To sustain portfolios, many companies have shifted away from exclusively relying on exploration to emphasising lower risk opportunities. These mostly revolve around commercialising existing reserves on the books, whether improving recovery rates from fields currently in production (reserves growth) or undeveloped discoveries (contingent resource).
Emerging technology may pose a greater threat to exploration in the future. Evolving technology has always played a central role in boosting expected reserves from known fields. What’s different in 2019 is that the industry is on the cusp of what might be a technological revolution. Advanced seismic imaging, data analytics, machine learning and artificial intelligence, the cloud and supercomputing will shine a light into sub-surface’s dark corners.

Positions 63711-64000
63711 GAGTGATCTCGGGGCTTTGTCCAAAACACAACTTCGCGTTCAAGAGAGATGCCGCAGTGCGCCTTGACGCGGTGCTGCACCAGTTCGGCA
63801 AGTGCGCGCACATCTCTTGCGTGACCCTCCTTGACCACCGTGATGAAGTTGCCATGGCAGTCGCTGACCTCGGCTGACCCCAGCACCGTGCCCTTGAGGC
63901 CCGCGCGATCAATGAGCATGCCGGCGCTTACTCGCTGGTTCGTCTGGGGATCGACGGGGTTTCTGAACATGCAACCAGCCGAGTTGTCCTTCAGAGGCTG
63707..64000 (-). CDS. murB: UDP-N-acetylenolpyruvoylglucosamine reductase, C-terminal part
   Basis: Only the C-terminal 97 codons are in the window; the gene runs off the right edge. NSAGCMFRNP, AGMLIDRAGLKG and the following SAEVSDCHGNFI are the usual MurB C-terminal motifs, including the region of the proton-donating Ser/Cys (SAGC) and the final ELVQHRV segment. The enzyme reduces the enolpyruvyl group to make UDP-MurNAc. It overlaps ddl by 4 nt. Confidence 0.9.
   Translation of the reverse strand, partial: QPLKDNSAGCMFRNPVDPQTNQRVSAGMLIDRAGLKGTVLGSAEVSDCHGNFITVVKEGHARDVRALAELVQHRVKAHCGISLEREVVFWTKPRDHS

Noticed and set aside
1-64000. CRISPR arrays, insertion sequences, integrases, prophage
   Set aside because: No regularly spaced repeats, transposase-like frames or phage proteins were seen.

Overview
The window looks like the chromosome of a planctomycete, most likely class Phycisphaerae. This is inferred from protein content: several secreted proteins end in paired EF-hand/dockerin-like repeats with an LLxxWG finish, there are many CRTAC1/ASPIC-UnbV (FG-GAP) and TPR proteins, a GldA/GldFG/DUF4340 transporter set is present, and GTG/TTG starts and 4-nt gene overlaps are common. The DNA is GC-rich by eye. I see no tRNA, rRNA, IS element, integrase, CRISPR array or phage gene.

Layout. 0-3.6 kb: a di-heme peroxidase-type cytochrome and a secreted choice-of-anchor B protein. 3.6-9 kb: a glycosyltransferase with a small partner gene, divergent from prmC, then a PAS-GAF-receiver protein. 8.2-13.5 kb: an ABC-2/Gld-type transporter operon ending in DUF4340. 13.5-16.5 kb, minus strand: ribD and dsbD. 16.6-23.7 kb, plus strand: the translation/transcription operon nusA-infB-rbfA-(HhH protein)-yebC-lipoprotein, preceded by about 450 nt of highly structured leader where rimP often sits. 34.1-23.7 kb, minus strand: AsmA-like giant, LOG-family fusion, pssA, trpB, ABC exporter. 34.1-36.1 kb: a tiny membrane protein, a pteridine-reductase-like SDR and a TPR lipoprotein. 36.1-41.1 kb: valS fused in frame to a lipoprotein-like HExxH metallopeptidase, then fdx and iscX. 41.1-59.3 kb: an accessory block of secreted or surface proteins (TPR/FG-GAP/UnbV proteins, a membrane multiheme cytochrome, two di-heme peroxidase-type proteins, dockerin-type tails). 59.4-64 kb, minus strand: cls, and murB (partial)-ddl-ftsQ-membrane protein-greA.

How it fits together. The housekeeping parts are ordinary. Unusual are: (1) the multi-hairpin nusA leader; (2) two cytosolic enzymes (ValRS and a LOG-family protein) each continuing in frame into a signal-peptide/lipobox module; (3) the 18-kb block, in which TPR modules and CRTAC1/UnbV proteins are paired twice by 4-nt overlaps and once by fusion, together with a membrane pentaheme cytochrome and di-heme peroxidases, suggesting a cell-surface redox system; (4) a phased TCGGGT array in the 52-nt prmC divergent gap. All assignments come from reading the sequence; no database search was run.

Combining these and other new applications to enhance recovery beyond tried-and-tested means could unlock more reserves from existing discoveries – and more quickly than we assume. Equinor is now aspiring to 60% from its operated fields in Norway. Volume-wise, most upside may be in the giant, older, onshore accumulations with low recovery factors (think ExxonMobil and Chevron’s latest Permian upgrades). In contrast, 21st century deepwater projects tend to start with high recovery factors.